What kind of camera do you have?
Do you think that a one second apperture exposure would be enough? Sadly that's the highest that mine does.
1 second? is it a mobile. usually a camera has an "M" or "P" mode that you can use to change settings
Yes it does have a / p / m, no it's not a phone and it can do anything from 1/1000th of a second to 1 second shutter speed.
mine goes from 1/1200 to 8 second shutter speed :) btw nice nikon and is there any other way without external flash?
If you have a fast shutter and a good aperture then it is possible to catch some high speed stuff, though not so easily, but this is the way I've figured out....perhaps with some tinkering you can figure out a different way yourself.
One second would be pretty difficult. You can try setting the camera on a timer and then doing everything within that one second but there would be a lot of trial and error!
Ah, indeed.<br/><br/>I think I'll save up for a camera, hopefully one posted on another Instructable that I can't find at the moment. Which is annoying. But yeah hopefully that will have better options in terms of photography <em>and </em>videography.<br/>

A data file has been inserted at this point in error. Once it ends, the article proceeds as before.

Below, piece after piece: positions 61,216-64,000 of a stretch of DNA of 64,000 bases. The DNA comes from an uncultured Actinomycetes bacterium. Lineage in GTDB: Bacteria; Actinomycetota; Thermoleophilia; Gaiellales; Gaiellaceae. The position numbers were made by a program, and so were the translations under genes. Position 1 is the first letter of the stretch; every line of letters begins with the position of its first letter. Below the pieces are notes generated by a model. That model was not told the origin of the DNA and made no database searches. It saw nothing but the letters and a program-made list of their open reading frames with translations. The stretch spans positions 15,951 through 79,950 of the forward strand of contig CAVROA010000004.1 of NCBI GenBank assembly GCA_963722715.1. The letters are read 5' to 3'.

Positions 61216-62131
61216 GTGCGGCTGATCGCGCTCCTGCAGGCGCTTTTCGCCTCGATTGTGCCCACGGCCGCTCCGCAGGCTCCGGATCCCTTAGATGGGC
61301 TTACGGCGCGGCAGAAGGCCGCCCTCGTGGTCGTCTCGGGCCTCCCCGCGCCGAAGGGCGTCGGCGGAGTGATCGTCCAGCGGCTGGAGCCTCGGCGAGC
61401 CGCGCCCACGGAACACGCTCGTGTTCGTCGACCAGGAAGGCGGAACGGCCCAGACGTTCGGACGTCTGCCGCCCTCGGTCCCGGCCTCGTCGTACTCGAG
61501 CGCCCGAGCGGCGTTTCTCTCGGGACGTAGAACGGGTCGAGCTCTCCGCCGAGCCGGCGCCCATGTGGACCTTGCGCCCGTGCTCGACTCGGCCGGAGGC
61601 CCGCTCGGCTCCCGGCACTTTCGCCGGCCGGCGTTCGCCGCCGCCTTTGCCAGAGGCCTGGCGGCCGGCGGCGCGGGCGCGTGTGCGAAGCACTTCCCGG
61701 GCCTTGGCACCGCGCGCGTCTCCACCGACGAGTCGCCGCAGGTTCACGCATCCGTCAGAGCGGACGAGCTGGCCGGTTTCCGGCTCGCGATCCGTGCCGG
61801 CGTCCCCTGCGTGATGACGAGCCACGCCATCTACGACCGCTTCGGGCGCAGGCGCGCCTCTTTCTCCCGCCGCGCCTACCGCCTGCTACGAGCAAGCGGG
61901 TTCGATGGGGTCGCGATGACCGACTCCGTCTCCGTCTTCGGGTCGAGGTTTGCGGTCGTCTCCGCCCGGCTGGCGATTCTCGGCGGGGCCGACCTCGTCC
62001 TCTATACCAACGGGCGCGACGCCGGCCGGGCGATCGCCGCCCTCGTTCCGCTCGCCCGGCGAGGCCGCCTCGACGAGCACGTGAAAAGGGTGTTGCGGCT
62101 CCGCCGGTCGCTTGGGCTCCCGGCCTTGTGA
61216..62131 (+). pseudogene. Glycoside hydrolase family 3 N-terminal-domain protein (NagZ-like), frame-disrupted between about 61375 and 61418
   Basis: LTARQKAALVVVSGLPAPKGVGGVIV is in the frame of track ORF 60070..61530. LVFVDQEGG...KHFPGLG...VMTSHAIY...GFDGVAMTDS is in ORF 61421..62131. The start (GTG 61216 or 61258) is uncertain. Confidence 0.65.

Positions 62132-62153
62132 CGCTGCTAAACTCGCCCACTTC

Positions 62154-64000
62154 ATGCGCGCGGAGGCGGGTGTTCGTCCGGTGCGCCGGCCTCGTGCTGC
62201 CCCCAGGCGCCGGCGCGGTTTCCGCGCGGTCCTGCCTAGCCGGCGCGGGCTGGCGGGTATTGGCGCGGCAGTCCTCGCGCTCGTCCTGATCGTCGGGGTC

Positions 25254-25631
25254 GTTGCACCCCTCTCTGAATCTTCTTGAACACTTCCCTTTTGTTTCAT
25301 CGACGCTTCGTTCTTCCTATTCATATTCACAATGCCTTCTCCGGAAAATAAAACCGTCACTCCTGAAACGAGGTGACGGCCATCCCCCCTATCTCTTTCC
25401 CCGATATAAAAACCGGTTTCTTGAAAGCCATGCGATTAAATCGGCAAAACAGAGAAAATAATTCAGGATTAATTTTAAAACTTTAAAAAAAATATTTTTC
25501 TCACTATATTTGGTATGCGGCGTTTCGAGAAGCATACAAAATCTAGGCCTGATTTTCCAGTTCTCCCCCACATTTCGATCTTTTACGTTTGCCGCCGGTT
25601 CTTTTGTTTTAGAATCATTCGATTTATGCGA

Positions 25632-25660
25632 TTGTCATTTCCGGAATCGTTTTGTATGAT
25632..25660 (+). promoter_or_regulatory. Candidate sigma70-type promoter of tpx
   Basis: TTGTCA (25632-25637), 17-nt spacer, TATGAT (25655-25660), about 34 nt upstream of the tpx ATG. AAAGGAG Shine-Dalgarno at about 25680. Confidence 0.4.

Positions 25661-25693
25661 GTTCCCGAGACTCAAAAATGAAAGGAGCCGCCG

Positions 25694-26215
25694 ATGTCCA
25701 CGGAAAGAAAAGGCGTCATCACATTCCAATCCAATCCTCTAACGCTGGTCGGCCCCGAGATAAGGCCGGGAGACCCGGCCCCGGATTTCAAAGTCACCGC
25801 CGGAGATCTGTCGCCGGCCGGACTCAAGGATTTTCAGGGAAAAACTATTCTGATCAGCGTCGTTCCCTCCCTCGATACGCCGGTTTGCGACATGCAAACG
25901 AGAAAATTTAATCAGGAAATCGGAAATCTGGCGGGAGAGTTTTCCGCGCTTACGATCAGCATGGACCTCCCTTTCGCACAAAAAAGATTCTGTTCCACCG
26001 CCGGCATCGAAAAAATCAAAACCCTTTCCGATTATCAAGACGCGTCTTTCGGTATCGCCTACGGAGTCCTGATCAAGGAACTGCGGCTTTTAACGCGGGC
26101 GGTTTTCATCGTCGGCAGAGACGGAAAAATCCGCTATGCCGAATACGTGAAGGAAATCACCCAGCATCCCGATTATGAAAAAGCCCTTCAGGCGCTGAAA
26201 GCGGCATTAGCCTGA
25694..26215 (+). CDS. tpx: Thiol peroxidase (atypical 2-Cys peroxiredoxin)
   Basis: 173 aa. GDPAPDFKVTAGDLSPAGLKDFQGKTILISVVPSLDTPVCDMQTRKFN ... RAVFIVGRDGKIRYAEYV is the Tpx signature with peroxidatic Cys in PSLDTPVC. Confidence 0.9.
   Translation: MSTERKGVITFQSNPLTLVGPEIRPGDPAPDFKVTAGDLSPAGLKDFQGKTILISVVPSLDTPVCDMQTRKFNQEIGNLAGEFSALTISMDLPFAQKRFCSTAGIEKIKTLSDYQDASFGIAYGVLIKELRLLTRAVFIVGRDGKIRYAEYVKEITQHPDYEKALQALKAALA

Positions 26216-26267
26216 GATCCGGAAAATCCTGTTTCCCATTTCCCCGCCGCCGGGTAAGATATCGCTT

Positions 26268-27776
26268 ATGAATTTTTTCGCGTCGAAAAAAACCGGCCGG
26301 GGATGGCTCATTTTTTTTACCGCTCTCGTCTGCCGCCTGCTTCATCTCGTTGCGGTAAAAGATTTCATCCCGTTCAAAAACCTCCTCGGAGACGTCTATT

I don't know if you said it, but what iso are you using?
Great question, I didn't mention it but I used an ISO of 200. Generally the lower you go the less graininess there will be. (With digital photography at least) Since we're using flash and a lot of them are capable of producing more than enough light you can usually go as low as your camera allows.
Sweet, thanks!
can i use the same technique but without using flash? wait, no thats a pointless question....unless i can somehow get a water proof light source into whatever im taking a picture of and...... o, nevermind, Great instructable!! and awesome pics:P
very nice skill dude
Thanks, I appreciate it. It's not really skill though! I just love photography and try to practice a lot!
If you should decide to try to make a trigger, you can find good advice (and a pretty decent book) at: <a rel="nofollow" href="http://www.camerahacker.com/">http://www.camerahacker.com/</a><br/>
Maybe in the near future :) It seems like the triggers on that website are just to click then the shutter goes. For something like this you would need a light trigger where something senses light and then the camera shoots. Not so easy.
No. But I have seen instructions for some, wandering around the net. The tricky part is the delay.